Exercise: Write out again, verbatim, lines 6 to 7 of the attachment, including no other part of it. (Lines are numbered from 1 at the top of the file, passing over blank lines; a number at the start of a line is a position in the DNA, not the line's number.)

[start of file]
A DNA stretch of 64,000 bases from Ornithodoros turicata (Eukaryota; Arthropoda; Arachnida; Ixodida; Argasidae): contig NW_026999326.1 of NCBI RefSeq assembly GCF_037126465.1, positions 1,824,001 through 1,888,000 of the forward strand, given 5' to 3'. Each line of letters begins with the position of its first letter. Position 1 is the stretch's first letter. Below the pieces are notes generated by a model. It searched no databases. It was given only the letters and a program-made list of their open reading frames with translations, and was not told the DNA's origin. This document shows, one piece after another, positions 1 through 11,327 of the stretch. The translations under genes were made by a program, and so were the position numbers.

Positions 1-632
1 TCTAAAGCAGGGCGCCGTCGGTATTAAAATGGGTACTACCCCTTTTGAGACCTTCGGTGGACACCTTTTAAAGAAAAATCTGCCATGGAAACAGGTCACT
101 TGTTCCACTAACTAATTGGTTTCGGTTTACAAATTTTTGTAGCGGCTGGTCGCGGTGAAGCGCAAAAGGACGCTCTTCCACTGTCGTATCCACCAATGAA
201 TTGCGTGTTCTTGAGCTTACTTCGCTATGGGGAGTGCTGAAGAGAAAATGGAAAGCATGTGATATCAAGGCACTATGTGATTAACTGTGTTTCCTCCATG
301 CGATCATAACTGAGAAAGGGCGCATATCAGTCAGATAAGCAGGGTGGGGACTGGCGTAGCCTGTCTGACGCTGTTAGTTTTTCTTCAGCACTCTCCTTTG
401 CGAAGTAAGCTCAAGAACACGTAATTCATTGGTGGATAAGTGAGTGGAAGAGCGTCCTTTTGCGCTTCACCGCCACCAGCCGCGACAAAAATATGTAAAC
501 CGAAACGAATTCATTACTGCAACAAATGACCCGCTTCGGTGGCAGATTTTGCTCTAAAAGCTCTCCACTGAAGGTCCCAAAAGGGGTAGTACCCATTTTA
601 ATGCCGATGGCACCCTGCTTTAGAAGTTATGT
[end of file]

301 CGATCATAACTGAGAAAGGGCGCATATCAGTCAGATAAGCAGGGTGGGGACTGGCGTAGCCTGTCTGACGCTGTTAGTTTTTCTTCAGCACTCTCCTTTG
401 CGAAGTAAGCTCAAGAACACGTAATTCATTGGTGGATAAGTGAGTGGAAGAGCGTCCTTTTGCGCTTCACCGCCACCAGCCGCGACAAAAATATGTAAAC